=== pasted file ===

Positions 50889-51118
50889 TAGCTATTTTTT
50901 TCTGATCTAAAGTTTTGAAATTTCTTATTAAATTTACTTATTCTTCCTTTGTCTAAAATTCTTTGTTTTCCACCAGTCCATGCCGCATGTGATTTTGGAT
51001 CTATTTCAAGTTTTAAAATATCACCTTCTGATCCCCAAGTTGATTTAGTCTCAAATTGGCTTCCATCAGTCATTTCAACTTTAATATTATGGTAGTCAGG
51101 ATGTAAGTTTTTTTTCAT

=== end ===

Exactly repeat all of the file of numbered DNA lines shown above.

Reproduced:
Positions 50889-51118
50889 TAGCTATTTTTT
50901 TCTGATCTAAAGTTTTGAAATTTCTTATTAAATTTACTTATTCTTCCTTTGTCTAAAATTCTTTGTTTTCCACCAGTCCATGCCGCATGTGATTTTGGAT
51001 CTATTTCAAGTTTTAAAATATCACCTTCTGATCCCCAAGTTGATTTAGTCTCAAATTGGCTTCCATCAGTCATTTCAACTTTAATATTATGGTAGTCAGG
51101 ATGTAAGTTTTTTTTCAT